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Friday, 29 November 2013 00:00

6 Completely Unhelpful Cliches About Change (Management)

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I suppose that every profession has its (negative) stereotypes, but some days it seems like change management has more than others.  Maybe it's because change management often sits next to OD (organizational development), which tends to sit next to HR...and everyone loves to make fun of HR, even when they're simultaneously saying that people are their mosst important asset.

cliches in change management

Whatever the reason, I found myself thinking about these stereotypes and cliches today, and how I address them.  Maybe you'll find my responses helpful the next time you're trapped in a boardroom watching a PowerPoint presentation littered with statements that sound good but actually aren't helpful at all.

1.  "If you're not riding the wave of change, you'll find yourself underneath it."

I guess this is supposed to conjure images of a surfer, skimming expertly atop the swell, while unsuspecting swimmers are pulled to their deaths by the undertow.  But it's good to remember that waves are transitory, and in fact can be generated in enclosed bodies of water that go nowhere.  So - to continue the metaphor - you may be expending an awful lot of energy to 'ride' something that isn't going to be there tomorrow anyway.  A better strategy might be to become a stronger swimmer.

2.  "We need to see some quick wins in order to get buy-in."

All I have to say about this one is:  If you didn't get buy-in before you started, a few quick wins aren't going to help you.  This says to me that you haven't helped anyone, senior management or employees, understand the goals and rewards.  Quick wins won't change this - they'll only leave you on a path you can't sustain.  If you have to constantly demonstrate 'quick wins' to keep people on your side, you aren't set up for success.

3.  "Let's not get trapped in the past."

Yes, change is about moving forward.  The problem is that "Let's not get trapped in the past" can often become "Let's throw the baby out with the bathwater", which is not productive.  Examining your organizational history with an eye to keeping the good stuff and changing the bad is a more effective foundation for meaningful change.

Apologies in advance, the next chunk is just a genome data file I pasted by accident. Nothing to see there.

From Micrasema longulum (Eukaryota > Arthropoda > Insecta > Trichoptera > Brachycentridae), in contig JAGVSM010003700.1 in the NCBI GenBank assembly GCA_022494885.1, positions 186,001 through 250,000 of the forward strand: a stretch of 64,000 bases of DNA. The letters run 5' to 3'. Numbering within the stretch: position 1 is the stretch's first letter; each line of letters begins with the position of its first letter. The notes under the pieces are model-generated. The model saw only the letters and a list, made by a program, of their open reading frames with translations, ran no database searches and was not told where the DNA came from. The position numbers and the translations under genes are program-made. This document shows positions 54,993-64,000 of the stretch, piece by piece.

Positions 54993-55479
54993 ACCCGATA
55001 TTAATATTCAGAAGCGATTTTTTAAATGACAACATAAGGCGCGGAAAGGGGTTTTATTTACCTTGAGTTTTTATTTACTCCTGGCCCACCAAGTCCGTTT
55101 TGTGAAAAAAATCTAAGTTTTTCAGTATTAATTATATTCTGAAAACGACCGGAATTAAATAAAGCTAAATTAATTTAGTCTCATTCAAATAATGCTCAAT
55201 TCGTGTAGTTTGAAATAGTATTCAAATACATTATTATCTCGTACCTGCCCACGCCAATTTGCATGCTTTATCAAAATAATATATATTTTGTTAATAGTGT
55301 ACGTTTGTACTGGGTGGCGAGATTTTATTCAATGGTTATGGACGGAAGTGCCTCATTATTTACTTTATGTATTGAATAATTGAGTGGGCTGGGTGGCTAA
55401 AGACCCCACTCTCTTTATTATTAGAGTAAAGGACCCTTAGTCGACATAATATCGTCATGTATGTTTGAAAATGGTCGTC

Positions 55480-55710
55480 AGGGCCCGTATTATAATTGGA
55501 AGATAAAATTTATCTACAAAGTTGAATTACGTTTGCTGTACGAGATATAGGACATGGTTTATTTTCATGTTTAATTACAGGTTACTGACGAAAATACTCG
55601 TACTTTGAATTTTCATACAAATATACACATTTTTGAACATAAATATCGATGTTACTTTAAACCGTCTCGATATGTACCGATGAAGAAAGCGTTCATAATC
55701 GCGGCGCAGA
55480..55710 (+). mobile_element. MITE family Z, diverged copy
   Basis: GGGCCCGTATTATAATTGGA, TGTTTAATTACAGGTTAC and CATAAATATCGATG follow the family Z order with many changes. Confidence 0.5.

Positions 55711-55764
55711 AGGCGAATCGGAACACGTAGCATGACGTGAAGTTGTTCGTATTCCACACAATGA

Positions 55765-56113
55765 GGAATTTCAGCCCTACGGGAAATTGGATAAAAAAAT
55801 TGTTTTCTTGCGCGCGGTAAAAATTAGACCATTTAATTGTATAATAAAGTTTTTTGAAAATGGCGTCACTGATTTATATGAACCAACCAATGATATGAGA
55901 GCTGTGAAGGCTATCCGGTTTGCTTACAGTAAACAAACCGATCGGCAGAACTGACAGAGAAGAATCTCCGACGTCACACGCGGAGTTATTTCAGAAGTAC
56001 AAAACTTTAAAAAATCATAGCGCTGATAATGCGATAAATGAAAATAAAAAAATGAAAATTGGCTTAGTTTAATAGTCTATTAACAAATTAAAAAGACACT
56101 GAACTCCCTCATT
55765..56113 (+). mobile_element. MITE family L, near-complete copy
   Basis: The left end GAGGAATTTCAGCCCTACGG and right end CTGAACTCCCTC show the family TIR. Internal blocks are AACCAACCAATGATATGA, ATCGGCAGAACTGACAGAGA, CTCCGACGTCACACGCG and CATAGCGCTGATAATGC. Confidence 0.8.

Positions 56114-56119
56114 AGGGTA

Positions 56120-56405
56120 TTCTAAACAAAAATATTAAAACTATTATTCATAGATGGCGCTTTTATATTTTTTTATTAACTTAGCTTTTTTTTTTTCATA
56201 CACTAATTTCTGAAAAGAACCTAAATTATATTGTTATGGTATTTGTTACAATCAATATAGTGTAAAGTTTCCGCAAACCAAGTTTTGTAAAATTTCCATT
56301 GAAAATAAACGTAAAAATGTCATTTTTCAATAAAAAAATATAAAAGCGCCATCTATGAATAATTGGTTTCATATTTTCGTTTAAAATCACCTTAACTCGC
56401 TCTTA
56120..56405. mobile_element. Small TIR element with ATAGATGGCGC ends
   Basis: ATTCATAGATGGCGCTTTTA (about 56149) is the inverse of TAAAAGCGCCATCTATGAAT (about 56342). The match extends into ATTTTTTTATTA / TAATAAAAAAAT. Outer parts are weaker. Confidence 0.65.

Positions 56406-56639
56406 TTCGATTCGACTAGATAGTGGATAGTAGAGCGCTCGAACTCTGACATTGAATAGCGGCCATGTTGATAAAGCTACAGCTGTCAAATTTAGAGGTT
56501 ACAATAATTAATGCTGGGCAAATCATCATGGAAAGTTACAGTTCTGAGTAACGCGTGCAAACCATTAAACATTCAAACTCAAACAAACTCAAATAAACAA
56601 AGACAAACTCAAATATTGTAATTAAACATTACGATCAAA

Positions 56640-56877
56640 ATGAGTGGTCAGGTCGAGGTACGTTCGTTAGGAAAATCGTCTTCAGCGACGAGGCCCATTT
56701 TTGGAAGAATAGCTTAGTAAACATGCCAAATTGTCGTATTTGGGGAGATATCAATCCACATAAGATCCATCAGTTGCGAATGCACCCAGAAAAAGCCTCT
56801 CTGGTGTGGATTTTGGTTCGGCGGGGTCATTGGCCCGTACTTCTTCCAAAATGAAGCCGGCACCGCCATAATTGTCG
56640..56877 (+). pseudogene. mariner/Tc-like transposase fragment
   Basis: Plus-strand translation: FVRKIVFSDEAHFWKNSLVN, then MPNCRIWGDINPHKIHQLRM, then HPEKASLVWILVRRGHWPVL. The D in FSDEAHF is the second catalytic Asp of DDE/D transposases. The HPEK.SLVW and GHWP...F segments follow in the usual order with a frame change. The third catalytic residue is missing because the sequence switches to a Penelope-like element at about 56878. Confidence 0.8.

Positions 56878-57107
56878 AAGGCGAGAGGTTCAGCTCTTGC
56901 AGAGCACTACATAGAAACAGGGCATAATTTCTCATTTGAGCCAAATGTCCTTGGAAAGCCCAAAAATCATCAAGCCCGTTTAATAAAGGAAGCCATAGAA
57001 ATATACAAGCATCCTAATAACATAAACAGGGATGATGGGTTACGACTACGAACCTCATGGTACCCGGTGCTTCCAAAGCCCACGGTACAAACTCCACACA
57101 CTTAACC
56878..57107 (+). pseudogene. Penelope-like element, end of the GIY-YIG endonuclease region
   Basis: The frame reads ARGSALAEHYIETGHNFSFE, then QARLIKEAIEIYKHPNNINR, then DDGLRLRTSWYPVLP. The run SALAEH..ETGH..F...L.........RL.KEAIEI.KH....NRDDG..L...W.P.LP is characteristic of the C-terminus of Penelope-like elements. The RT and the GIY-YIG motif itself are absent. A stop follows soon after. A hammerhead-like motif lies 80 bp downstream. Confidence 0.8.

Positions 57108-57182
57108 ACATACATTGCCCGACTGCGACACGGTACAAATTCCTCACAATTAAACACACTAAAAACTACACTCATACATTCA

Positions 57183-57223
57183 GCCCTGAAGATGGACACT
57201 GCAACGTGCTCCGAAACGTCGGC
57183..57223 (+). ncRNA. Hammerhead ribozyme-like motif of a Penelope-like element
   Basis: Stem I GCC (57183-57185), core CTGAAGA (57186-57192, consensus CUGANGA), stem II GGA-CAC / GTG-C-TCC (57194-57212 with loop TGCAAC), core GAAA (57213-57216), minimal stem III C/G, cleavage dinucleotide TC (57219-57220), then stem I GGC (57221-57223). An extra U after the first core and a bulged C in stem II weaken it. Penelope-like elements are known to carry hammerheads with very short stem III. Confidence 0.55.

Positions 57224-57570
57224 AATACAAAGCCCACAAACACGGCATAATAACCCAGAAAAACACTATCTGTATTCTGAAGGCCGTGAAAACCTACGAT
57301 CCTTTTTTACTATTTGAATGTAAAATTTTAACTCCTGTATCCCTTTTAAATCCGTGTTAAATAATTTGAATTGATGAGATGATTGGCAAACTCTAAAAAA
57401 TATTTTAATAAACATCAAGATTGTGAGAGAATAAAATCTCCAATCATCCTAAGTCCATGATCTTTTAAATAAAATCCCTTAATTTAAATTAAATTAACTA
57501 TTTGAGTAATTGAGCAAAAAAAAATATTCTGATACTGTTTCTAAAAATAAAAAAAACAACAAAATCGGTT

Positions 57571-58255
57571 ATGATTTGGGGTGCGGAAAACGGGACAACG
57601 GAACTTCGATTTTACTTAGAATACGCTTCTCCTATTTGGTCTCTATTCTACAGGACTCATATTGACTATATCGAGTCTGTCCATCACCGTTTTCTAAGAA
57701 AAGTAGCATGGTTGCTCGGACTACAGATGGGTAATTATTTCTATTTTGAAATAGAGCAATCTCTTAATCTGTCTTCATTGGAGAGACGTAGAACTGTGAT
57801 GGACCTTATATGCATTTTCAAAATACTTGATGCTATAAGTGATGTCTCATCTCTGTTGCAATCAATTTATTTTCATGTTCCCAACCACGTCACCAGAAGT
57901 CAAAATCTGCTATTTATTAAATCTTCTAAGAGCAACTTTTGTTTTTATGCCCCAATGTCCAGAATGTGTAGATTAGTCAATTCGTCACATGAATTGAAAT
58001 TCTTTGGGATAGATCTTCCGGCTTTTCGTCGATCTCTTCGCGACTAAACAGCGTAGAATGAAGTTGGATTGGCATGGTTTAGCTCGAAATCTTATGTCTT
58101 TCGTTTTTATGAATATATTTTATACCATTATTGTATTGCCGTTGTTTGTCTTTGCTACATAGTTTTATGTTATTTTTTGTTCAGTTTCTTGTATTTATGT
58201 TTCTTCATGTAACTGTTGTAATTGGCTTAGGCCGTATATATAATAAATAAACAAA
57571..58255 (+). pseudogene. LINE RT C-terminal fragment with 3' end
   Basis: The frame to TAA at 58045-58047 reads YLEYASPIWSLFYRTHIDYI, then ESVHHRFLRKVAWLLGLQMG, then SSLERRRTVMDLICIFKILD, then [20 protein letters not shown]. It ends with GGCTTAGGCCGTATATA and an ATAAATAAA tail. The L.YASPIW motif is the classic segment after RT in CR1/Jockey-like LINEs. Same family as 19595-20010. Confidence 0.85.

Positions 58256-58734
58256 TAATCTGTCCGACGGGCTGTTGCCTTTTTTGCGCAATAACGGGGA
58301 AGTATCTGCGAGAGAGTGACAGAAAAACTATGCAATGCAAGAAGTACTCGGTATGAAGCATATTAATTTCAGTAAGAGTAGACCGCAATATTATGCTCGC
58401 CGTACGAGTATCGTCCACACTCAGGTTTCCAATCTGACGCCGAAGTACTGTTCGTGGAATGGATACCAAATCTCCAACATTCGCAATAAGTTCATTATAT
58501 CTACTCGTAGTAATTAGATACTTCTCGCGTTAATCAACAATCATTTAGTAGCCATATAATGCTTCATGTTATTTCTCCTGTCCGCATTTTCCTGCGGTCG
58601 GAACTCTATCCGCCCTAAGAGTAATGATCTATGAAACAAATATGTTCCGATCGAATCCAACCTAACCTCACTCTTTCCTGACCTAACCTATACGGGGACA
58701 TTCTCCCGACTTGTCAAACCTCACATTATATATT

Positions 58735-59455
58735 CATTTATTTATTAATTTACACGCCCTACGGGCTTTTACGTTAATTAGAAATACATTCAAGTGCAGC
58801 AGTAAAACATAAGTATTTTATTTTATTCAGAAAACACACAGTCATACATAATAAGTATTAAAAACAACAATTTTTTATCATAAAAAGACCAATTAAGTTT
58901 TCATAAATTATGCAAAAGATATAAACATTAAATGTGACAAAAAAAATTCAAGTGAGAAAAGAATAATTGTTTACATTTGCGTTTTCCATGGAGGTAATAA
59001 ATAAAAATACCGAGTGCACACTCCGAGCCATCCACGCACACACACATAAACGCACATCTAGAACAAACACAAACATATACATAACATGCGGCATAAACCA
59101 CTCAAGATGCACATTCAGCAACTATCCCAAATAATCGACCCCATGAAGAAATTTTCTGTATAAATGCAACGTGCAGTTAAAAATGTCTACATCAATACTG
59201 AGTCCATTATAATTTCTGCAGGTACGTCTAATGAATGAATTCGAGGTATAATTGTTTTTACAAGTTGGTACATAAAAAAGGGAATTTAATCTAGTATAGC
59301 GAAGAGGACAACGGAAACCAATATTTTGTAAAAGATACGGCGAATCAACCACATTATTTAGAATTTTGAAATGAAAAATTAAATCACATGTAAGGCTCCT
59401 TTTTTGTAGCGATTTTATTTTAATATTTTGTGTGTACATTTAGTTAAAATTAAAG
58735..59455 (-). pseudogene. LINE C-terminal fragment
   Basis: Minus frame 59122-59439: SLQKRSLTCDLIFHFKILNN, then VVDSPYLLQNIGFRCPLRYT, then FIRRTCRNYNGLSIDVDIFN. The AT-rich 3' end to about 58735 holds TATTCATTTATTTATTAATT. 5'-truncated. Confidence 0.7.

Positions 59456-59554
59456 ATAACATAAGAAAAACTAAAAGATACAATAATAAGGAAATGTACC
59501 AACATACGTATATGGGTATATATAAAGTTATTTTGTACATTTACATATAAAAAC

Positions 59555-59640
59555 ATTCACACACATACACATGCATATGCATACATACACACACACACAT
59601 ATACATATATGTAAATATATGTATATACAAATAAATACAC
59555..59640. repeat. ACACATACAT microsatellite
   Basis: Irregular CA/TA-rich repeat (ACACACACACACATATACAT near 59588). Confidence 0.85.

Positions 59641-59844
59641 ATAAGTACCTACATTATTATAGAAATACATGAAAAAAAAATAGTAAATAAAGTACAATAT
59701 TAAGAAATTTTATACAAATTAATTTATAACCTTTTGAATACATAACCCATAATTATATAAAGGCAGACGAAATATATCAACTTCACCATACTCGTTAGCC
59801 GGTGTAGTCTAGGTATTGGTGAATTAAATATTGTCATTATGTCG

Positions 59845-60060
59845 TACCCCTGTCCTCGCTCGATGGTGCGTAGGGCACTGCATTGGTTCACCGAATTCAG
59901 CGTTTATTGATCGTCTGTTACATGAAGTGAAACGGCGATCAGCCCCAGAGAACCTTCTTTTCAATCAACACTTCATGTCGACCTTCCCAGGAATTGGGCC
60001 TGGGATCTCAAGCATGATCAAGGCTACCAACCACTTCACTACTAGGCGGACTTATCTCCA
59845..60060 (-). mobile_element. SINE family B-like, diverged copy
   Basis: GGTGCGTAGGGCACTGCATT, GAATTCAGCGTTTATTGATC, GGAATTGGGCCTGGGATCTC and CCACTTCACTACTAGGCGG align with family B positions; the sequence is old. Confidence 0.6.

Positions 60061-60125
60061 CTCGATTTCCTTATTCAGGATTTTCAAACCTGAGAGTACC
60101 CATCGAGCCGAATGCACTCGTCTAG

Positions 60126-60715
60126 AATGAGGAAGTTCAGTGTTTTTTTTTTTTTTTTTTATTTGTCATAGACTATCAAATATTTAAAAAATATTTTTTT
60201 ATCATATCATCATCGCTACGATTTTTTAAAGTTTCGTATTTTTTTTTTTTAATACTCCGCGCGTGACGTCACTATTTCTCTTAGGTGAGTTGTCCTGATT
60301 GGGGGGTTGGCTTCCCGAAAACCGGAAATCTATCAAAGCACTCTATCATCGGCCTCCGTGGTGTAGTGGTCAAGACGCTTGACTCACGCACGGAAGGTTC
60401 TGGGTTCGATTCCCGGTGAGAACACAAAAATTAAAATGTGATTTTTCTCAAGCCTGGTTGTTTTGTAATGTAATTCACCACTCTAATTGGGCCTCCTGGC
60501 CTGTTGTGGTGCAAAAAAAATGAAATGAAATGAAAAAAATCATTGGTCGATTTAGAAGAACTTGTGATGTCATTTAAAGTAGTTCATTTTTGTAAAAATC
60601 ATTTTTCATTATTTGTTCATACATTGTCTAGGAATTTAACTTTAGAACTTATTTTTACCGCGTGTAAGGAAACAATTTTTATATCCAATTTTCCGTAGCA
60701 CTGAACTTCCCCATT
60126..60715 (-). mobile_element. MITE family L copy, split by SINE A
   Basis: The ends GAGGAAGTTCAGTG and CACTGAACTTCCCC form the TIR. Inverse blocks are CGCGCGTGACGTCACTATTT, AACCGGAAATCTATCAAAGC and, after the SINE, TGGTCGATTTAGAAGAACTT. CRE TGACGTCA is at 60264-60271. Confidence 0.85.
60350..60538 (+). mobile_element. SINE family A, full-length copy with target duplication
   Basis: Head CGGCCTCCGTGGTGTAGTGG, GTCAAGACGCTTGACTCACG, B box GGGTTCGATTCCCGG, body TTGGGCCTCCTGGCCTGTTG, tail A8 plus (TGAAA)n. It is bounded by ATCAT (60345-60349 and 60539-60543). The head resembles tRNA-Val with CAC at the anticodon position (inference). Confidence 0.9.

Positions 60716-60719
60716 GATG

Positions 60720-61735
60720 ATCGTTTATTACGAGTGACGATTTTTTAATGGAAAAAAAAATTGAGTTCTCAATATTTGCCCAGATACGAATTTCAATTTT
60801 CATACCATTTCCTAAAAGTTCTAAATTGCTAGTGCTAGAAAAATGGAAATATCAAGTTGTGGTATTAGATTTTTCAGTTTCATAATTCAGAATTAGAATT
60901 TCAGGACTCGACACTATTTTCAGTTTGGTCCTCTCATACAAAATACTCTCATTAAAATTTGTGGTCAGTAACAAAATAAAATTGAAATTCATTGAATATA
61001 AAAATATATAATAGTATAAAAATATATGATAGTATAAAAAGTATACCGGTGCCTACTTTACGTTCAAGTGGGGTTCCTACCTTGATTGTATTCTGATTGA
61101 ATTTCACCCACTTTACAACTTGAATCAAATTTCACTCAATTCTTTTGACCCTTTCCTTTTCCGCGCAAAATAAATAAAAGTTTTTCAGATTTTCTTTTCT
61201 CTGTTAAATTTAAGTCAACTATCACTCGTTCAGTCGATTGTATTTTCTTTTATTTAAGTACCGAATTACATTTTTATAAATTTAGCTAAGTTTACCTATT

4.  "We need to get all our ducks in a row."

There's a big difference between 'taking the time to get it right' and 'putting the launch date off for another 6 weeks because Bob from Accounting can't be bothered to come to meetings and his team still hasn't completed their deliverables.'  Great change management sometimes requires decisive action - like telling Bob that whether his ducks are coming or not, everyone else is off to the pond.

5.  "This organization is already changing - every single day!"

This cliche is particularly dangerous, because it's both completely true and completely false at the same time.  No organization is completely static:  Market conditions fluctuate, employees join and leave, clients buy more or less - so yes, the organization is changing on a day-to-day basis.  But in many fundamental ways it's not changing at all.  Overall, it's still selling the same products, using the same computers, operating from a stable location, etc.  Not all change is created equal.  You may be able to change the brand of coffee in the staff room without too much upheaval, for example, but replacing the coffee with tea is likely to be significantly more problematic.  And that's just coffee, not a major process shift.

6.  "Everyone around here is used to change because we change a lot."

If you think your employees are used to change because you are constantly changing their world, you're wrong.  They're tired.  They are bone tired.  And they aren't any better at change but they've figured out it doesn't matter, because you change so often they know nothing you mandate will be around for very long.  This doesn't bode well for the overall health of the business, so you might want to get your money up-front.  

No doubt there will be a Part II to this list of cliches, because I know there are many.

What change management cliches get your eyes rolling?

(As always, find me on Twitter @BethBanksCohn.)






Read 38913 times Last modified on Sunday, 01 December 2013 06:48

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Beth Banks Cohn, PhD, founder and president of ADRA Change Architects, is dedicated to helping you and your organization reach your full business potential…
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